11 For instance, we have awarded two projects led by NUS and Republic Polytechnic to improve the shelf-life and nutritional quality of commonly consumed local vegetables such as kailan, bok choy and choy sum. Such translational R&D efforts will also be relevant to agri-food industries in the region and help to enhance our collective food security.
12 We are supporting our farms in deploying technology to raise productivity, by co-funding farming infrastructure and systems. First through the Agriculture Productivity Fund (APF), and now with the S$60 million Agri-Food Cluster Transformation (ACT) Fund.
13 Many farms have tapped on these funds to deploy technology and innovation. Take Green Harvest for instance, which had tapped on the APF for capability upgrading. They have invested in a new modern greenhouse and transformed from a soil-based conventional vegetable farming to a highly mechanised and automated, climate-controlled growing techniques without the use of pesticides, and with only 19 workers on-site. With a plot size of 2 hectares, they are expected to produce 700 tonnes per hectare per year. This is more than 5 times the average productivity of traditional farming methods.
14 Beyond research, we are supporting our industry by optimising land use through holistic land planning and innovative design. With less than 1% of our land set aside for agri-food production, we have to ‘grow more with less’.
15 We are transforming the Lim Chu Kang region into a vibrant, productive agri-food cluster, with the active participation of our farmers and stakeholders. The region is being planned with possible features such as: infrastructure to support high productivity farming; shared services and facilities, such as solid waste treatment, packing facilities for farms to achieve economies of scale; and circular economy principles to optimise resource use.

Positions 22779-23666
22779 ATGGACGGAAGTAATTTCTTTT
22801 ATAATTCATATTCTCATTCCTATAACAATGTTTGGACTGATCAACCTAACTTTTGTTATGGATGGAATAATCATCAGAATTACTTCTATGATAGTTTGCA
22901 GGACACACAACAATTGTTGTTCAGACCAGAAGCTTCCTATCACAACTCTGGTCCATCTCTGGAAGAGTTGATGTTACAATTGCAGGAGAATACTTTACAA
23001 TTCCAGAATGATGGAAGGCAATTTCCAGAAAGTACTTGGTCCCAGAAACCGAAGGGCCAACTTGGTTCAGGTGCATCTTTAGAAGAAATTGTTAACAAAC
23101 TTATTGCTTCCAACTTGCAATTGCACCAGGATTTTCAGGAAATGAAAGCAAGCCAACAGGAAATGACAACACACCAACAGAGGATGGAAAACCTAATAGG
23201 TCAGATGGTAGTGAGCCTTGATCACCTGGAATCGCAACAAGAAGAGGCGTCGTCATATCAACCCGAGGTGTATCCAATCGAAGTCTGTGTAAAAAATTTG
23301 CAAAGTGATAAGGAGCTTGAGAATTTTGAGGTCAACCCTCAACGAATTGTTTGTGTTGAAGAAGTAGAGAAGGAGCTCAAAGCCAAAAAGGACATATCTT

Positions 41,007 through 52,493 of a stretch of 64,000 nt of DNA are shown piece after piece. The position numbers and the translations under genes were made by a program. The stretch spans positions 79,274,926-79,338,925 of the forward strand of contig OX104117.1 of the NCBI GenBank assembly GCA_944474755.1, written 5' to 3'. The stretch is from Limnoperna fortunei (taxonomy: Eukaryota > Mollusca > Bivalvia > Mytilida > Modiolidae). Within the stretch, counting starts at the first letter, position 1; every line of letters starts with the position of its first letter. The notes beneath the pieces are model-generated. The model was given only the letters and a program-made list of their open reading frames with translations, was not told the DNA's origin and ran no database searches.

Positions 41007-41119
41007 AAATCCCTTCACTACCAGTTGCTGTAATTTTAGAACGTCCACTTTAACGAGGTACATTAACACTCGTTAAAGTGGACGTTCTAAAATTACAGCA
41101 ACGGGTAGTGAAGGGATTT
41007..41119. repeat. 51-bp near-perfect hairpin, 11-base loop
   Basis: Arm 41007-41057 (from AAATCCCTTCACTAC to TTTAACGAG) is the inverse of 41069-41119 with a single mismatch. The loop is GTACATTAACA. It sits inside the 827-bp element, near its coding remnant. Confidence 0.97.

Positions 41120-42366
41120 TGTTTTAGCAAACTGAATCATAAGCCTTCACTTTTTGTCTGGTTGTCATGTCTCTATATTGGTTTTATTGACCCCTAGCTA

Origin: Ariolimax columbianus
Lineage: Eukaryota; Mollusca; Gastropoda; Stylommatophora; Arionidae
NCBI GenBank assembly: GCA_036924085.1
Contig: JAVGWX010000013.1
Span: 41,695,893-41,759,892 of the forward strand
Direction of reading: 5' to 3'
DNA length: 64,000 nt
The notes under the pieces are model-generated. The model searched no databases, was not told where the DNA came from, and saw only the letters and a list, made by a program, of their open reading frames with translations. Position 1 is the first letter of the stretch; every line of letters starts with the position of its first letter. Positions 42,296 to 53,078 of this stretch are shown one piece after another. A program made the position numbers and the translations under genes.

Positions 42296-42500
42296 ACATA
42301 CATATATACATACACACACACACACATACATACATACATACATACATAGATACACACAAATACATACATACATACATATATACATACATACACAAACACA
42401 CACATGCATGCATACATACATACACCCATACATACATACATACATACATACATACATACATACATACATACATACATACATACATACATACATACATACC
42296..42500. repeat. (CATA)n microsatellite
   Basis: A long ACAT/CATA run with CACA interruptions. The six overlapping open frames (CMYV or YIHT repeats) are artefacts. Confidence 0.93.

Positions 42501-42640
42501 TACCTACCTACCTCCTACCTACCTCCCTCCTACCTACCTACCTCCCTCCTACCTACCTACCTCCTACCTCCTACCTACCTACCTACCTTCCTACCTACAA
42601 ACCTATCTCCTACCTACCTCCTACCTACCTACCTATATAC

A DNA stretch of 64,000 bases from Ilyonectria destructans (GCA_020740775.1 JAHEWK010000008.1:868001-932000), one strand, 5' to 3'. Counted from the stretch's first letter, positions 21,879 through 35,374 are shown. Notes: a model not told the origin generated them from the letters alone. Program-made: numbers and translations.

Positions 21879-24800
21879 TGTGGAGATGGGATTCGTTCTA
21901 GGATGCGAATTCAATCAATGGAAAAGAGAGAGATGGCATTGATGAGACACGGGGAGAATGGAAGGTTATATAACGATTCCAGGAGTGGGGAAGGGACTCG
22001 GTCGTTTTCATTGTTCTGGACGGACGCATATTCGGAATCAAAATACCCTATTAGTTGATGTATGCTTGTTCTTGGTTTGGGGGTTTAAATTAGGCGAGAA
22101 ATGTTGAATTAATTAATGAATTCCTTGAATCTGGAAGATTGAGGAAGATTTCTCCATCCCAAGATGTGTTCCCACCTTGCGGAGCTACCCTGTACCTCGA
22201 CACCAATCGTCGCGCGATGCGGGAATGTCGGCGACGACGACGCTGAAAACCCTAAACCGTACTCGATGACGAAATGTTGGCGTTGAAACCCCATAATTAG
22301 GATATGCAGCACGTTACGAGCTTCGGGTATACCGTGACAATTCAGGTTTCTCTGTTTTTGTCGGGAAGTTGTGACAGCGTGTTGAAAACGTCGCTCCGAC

16 How do we encourage farmers to pull resources together, allowing the waste stream of one entity to be used as input of another? Having that facilitation in a small area in Lim Chu Kang will reduce the logistical requirements, and the carbon footprint of the entire sector. That is really the vision of a highly productive, resource resilient and sustainable model of agriculture in Singapore.
17 We are also transforming our sea spaces to unlock the potential for sustainable fish farming. We are working closely with the aquaculture industry, academics, and nature groups to increase productivity in an environmentally sustainable way.
18 Collaboration is key in this transformation. I am glad this forum has brought together many like-minded stakeholders and senior leaders across various sectors. The transformation of our food systems will require more financing, innovation and collaboration. When we put our minds together and tap on the strengths and networks of other stakeholders, we can achieve far greater outcomes.
19 I encourage you to make full use of this forum to exchange knowledge, explore collaborations, and take steps closer to the solutions we need to strengthen our region’s food security. There will be further platforms in Singapore to exchange knowledge and explore collaborations, such as the Singapore International Agri-food Week later this year. I would like to invite you to join us then.
20 Let me conclude. The challenges facing our region’s food security are already at our doorstep, and we must act decisively to build the resilience of our food supplies. Yet, the challenges on hand are bigger than any single country alone. We must work together, tap on one another’s strengths, and collaborate to ultimately achieve a win-win outcome.
21 Once again, thank you Grow Asia for inviting me to speak at this summit. I wish you all a fruitful forum ahead.